The macOS High Sierra is the fourteenth installment of macOS. As the name reflects, it is a more refined version of macOS Sierra. Much like what happened when OS X Leopard became OS X Snow Leopard, where latter was a refinement of the former. The major changes are under the hood.
The macOS Sierra was very well received when it released. The macOS Sierra improved the integration between Macs and other Apple devices (iPhone(s), and Apple Watches). The macOS High Sierra is built on top of the functionality already in place, and further improves it.
One of the major changes includes external GPU support, in turn, providing VR headsets compatibility. A new Apple File System (APFS) is now in place, replacing the previous HFS+ file system. The video watching experience is also upgraded. While it’ll play 4K resolution whenever available, it’s also upgrading to the newer industry standard, HEVC video. High-Efficiency Video Codec (HEVC or H.265) compresses videos up to 40% more than the previous standard (H.264). While videos are more compressed, they stream much better and occupy less storage. Together, providing a smooth playback experience.
Other new features include a faster and much more secure Safari. It now prevents ad-tracking and auto-playing videos. A new, refined Photos app is in place as well. It features a better sorting tool, more editing tools, facial recognition, and all of this complemented with a new layout. It also features a new Mail app, with subtle changes to the previous one and consumes less storage. There are other numerous features spread across all of the apps making it a nice upgrade. The best part is, it is available as a free upgrade.
Now, if you are a windows user and want to try out this new macOS release, there is no direct way of doing so. Hacintosh is a system running macOS on non-Apple devices but it has quite a learning curve. It is now even more troublesome as EFI firmware checks will now be deployed weekly with the release of macOS High Sierra. However, if you want to install and try it on a virtual machine, right inside your current Windows OS, you are in luck.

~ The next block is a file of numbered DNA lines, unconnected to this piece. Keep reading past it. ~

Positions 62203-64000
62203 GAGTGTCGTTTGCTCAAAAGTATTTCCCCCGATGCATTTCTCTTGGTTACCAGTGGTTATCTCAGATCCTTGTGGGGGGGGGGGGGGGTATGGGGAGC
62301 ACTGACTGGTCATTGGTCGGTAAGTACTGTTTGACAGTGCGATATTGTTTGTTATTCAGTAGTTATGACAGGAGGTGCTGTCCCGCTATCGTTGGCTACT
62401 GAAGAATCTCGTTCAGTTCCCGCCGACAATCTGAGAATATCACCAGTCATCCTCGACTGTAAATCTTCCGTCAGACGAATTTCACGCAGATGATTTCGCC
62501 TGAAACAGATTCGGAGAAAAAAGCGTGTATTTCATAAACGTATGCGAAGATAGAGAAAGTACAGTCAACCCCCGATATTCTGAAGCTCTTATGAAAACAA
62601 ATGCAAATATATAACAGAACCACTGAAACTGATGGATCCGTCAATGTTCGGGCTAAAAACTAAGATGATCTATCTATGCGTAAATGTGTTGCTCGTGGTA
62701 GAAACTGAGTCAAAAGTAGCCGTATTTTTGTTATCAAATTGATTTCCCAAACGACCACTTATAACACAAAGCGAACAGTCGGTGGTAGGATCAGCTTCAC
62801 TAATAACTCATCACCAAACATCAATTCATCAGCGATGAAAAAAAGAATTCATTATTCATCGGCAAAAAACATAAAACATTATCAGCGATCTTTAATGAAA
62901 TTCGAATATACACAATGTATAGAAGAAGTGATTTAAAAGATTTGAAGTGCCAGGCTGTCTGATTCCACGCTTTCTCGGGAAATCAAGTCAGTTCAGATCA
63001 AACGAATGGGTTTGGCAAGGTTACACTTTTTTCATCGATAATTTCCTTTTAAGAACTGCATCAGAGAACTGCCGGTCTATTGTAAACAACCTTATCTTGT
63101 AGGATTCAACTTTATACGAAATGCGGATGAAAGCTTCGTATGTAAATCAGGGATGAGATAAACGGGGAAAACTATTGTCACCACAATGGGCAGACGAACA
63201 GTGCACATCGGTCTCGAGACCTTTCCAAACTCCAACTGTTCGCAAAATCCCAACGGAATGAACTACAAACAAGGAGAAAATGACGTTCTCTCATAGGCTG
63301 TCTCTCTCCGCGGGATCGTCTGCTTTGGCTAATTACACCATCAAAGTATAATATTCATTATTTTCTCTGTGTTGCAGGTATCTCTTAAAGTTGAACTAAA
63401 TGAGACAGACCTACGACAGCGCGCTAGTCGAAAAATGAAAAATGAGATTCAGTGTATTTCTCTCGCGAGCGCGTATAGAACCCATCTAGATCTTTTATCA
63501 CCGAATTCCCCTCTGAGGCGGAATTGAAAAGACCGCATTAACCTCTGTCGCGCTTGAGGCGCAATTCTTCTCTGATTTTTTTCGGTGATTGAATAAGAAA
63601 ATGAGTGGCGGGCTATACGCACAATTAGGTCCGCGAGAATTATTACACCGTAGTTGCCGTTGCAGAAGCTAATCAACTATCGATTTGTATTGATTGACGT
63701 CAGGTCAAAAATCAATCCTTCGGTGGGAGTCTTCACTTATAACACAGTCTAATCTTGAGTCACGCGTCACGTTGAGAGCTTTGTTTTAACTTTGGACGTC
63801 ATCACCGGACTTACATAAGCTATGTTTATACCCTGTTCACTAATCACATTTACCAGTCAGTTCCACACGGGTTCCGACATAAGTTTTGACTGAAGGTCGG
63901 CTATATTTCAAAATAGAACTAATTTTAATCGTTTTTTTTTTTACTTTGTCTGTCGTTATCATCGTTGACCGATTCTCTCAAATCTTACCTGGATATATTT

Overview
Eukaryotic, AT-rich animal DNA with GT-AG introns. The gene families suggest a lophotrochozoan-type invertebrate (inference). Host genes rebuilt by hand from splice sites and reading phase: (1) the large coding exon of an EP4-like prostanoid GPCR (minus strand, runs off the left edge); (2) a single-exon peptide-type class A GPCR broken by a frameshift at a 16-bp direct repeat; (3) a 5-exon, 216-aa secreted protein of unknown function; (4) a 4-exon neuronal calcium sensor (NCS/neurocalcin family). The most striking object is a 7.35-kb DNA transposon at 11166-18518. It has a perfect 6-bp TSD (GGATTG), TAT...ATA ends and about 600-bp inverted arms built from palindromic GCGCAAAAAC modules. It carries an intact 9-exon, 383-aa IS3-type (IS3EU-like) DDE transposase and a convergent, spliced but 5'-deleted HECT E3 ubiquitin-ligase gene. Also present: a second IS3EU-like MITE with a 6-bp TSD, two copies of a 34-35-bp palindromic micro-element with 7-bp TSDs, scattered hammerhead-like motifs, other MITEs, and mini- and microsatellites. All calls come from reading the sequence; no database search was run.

To do so, we need VirtualBox. VirtualBox lets you install just about any OS inside your current OS in a controlled environment.
Install macOS High Sierra in Virtual Box / Windows 10
To install macOS High Sierra in Virtual Box, you first need Virtual Box to be installed. If not, install that first. The Virtual Box installation is pretty basic. You just have to press Next a couple of times and you are good to go.
You need to make sure your system meets the below system requirements.
Minimum System Requirements
- A Dual-Core processor.
- 2 GB RAM.
- 80 GB Disk Space.
- 256 MB Graphics Memory.
If your system meets the above requirements, proceed further.
Install Virtual Box
- Head over to the download page and download the setup.
- Now, open the setup and click Next on the welcome screen.
- Next, select the components to install and installation directory. Click on Next.